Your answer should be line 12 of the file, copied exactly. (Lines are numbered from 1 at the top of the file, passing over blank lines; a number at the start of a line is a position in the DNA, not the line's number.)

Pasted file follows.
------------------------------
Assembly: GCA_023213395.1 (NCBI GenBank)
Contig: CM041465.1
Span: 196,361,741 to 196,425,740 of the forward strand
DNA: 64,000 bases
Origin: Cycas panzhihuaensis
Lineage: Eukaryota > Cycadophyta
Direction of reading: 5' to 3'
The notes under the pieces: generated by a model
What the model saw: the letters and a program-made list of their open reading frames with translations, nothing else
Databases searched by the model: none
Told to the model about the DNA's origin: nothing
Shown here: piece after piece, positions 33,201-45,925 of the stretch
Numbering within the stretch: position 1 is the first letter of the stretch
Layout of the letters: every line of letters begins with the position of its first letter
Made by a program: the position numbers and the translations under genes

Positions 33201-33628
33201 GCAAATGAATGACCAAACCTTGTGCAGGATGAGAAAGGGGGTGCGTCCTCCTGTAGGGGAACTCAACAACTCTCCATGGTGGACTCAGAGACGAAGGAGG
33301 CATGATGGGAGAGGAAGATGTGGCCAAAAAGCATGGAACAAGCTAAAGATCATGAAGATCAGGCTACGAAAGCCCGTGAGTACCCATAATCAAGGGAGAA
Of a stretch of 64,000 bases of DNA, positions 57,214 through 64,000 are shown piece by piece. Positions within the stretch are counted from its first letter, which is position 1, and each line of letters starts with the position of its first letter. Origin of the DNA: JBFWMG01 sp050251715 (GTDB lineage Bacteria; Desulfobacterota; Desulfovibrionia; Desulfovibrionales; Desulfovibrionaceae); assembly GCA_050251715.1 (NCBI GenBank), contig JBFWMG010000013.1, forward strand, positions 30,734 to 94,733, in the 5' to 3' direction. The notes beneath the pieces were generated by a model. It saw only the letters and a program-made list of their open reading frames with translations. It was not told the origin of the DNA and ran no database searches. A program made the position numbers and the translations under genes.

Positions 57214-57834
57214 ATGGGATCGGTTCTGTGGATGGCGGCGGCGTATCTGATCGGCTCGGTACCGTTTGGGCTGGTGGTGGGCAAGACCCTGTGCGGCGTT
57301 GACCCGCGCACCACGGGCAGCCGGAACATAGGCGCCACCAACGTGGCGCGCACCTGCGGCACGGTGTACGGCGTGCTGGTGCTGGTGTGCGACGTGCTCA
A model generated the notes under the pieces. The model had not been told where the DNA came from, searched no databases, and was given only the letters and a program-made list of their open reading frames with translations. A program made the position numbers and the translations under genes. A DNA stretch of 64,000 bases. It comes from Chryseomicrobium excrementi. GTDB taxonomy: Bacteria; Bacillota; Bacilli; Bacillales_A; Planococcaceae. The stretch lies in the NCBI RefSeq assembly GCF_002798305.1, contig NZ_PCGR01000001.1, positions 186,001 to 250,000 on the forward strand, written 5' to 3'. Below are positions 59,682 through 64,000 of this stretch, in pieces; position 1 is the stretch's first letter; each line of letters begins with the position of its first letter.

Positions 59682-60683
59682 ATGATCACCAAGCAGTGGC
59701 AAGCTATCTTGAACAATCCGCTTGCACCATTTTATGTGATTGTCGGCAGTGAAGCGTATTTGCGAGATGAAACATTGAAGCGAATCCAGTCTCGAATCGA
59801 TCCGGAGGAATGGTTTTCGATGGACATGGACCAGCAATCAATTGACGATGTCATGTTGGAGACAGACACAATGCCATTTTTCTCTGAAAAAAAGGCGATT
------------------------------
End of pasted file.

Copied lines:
Shown here: piece after piece, positions 33,201-45,925 of the stretch